The Ego is a Hindrance
The ego must be there, for it is needed to be active in this world; but it need not take sole charge of the man. There is this other, this higher Self too.
It is not only that man does not know his spiritual nature but, which is worse, that he holds a false idea of his own nature. He takes the shadow–ego–for the substance–Overself. He takes the effect–body–for the cause–Spirit.
The ego uses all the cunning of its logical intellect and all the seduction of its pleasure-loving nature to keep a man away from the quest.
A man can hold only one thought at a time… Applying this, it follows that it is his holding of the thought of his personal separate ego alone which prevents him achieving identification with the Overself…
So long as these two faculties of human mind–reason and imagination–are surrendered to its animal side, so long will they prevent the real human being from being born.
So long as the little self feels itself wise enough to make all its decisions and solve all its problems, so long will there be a barrier between it and the Higher Power.
His way to the goal is blocked by the ego…
If his egoism is too strong, the highest part of the Overself’s light will be quite unable to get through into his consciousness, no matter how fervent his aspiration for it may be.
Until he learns that his enemy is the ego itself, with all the mental and emotional attitudes that go with it, his efforts to liberate himself spiritually merely travel in a circle.
… The philosophical meaning of egoism is that attitude of separateness not from another individual on the same imperfect level as ourself but from the one universal life-power which is behind all individuals on a deeper level than them all. We are separated from that infinite mind when we allow the personal ego to rule us, when we allow the personal self to prevent the one universal self from entering our field of awareness…
Such is the separative ego’s hold on most men that although they carry the divine treasure with them they regard it not.
If the ego cannot trap him through his vices it will try to do so through his virtues. When he has made enough progress to warrant it, he will be led cunningly and insensibly into spiritual pride. Too quickly and too mistakenly he will believe himself to be set apart from other men by his attainments. When this belief is strong and sustained, that is, when his malady of conceit calls for a necessary cure, a pit will be dug unconsciously for him by other men and his own ego will lead him straight into it. Out of the suffering which will follow this downfall, he will have a chance to grow humbler.
The egoistic way of viewing life is a narrowing one. It keeps him from what is best, holds him down to what is base, and prevents him from working with the miraculous forces of the Overself. The farther he moves himself away from it and the nearer he moves into the impersonal and cosmic way, the sooner will he receive the benediction of more wisdom, better health, smoother relationships, and grander character.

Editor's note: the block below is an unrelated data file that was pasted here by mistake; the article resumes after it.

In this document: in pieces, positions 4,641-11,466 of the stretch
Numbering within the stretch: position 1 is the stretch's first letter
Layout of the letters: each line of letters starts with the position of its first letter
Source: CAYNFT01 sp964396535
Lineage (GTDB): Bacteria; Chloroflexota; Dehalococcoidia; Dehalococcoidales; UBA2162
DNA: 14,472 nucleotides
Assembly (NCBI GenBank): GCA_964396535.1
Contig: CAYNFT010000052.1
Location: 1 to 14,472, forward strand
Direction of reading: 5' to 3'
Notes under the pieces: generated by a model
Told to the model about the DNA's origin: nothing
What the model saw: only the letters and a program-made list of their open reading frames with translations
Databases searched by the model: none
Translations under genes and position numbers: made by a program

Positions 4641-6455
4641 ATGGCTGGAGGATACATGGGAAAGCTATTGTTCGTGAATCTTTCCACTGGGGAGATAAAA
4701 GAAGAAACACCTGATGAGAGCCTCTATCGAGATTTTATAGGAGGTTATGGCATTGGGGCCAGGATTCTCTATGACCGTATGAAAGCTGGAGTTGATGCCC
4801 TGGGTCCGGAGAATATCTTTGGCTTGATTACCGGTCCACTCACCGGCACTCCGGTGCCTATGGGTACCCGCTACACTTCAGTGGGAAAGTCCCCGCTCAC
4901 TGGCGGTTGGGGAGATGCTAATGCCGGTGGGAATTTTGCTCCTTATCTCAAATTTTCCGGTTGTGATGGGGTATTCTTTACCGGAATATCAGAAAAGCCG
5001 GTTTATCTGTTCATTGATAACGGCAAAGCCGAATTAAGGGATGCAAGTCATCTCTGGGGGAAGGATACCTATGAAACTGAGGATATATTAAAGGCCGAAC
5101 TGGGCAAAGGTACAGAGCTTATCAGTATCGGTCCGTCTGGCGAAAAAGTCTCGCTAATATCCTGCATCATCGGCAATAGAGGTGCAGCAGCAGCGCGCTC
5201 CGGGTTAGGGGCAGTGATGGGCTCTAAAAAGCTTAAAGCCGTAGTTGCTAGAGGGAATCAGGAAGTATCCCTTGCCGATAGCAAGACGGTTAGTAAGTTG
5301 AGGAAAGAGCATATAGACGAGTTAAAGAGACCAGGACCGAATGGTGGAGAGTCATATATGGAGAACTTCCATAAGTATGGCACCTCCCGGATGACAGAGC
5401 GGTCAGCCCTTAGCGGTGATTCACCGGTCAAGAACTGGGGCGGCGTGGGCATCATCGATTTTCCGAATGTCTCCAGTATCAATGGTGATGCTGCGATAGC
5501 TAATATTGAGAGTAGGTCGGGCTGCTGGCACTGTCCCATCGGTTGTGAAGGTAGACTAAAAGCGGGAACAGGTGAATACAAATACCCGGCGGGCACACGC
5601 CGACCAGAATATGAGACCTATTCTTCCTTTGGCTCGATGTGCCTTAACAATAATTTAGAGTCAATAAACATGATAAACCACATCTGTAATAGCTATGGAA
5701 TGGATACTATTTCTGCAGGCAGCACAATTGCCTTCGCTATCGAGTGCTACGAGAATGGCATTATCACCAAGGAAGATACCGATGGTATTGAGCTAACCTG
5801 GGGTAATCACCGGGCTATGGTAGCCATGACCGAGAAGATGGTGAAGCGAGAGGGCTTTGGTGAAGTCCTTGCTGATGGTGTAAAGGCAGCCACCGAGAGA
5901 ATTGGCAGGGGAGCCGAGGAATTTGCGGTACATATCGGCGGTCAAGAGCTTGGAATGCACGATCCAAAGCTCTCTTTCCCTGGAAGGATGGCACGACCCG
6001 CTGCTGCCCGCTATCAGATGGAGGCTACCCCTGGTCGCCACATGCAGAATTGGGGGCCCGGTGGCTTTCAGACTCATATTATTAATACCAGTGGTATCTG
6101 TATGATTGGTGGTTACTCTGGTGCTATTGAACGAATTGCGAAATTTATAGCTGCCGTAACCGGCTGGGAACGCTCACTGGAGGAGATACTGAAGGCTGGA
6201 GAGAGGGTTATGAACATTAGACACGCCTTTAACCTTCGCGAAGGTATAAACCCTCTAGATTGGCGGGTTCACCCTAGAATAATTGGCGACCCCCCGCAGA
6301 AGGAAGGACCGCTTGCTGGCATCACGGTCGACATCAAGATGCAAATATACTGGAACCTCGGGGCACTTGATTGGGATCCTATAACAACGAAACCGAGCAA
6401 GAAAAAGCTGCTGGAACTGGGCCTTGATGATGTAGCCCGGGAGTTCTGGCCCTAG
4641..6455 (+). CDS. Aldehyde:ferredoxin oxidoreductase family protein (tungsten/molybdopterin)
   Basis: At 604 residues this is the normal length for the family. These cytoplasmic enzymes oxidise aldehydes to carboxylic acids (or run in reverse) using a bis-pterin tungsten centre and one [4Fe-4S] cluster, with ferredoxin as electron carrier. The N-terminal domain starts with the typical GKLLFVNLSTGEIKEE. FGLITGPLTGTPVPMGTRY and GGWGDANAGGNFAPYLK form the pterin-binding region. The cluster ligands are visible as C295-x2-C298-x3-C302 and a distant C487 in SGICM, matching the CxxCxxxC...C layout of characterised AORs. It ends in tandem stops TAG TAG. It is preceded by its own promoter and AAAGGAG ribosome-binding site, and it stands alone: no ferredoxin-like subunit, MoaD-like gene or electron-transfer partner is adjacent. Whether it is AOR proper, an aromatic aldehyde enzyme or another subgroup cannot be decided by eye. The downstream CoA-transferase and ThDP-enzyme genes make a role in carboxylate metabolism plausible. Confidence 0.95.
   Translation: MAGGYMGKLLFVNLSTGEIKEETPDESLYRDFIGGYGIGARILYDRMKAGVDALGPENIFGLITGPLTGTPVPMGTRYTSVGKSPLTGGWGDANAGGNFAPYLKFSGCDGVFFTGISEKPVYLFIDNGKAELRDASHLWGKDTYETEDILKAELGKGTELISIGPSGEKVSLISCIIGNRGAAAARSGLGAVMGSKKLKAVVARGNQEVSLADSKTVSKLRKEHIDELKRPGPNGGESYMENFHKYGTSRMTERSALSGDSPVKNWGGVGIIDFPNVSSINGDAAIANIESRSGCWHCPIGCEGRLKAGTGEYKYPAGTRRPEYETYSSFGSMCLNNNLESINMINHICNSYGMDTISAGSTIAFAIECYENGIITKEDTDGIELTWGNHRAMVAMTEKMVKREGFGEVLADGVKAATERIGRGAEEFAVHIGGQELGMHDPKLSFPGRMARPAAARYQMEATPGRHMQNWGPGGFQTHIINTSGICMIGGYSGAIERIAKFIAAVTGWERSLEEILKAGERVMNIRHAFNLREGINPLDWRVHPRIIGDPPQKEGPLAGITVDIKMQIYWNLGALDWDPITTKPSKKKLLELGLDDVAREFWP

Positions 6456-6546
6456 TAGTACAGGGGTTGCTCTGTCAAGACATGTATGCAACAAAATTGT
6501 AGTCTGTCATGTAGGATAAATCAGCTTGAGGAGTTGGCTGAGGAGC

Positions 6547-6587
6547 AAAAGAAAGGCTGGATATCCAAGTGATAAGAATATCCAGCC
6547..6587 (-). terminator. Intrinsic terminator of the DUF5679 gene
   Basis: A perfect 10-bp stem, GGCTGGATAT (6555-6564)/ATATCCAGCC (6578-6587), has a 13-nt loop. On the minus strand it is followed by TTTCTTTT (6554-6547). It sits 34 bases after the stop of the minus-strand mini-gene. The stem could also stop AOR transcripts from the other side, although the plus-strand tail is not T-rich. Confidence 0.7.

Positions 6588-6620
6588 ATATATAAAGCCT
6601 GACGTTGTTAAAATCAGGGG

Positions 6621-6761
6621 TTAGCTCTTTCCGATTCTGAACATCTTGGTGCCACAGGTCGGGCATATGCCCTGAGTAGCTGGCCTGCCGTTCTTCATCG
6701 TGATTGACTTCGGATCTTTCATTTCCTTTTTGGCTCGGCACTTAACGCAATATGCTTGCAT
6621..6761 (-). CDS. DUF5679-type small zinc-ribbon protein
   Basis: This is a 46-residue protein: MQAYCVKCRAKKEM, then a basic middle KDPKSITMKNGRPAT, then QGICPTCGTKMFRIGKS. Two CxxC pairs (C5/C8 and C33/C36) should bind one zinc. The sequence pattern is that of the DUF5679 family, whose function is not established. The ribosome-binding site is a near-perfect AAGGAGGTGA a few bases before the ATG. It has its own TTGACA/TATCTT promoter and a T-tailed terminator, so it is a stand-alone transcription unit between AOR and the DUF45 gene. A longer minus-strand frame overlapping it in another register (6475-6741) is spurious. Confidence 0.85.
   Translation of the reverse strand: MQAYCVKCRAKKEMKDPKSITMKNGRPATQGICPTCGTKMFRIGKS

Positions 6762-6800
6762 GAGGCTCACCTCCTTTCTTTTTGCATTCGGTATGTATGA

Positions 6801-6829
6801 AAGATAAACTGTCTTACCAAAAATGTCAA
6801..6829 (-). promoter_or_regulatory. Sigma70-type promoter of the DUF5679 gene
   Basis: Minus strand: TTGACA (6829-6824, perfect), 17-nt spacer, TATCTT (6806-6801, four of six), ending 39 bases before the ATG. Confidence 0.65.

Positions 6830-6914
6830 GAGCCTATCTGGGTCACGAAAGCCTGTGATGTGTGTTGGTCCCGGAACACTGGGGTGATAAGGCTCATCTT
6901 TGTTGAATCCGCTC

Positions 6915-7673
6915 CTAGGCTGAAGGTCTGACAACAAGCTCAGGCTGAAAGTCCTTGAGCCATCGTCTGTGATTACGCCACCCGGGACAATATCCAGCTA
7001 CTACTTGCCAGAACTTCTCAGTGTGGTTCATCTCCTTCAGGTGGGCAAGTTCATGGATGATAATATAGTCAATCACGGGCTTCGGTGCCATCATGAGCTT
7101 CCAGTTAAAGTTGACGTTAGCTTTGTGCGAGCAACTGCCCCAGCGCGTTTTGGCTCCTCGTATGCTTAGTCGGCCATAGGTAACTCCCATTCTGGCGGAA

He whose resort is solely the personal ego is constantly subject to its limitations and narrowness and, consequently, is afflicted with strains and anxieties. He who lets it go and opens himself up, whose resort is to his Higher Self, finds it infinite and boundless and, consequently, is filled with inward peace.
The extroversions of the ego block the communication of the Overself.
The ego stands in the way: its own presence annuls awareness of the presence of the Overself. But this need not be so. Correct and deeper understanding of what the self is, proper adjustment between the individual and the universal in consciousness, will bring enlightenment.
The infinite divine life dwells within all embodied creatures, therefore in all mankind. It is the final source of his feelings and his consciousness, however limited they are here in the body itself.
If people are so determined to become the victims of their own egos that no words, no sage counsel, can stop them, there is no other course left except to leave them to suffer the consequences of their actions and thus learn the hard way.
We ought not to expect man to give what he is not yet ready to give. Only in the measure that he recognizes a higher purpose to be fulfilled will he renounce the ego which hinders that fulfilment.
If the ego would be willing to abdicate its rule for a short period, the way to a glimpse would be opened.
He will then see that the ego is not his true self, that the evil and error which it spawns are the avoidable causes of avoidable distresses.
The wise man lets the Overself’s presence flow through his life, never blocks it by his ego nor turns it aside by his passions.
The supreme effect of Grace, its most valuable benefit, is when its touch causes the man to forfeit his ego-dominance, when it takes away the personal obstruction to the Overself.
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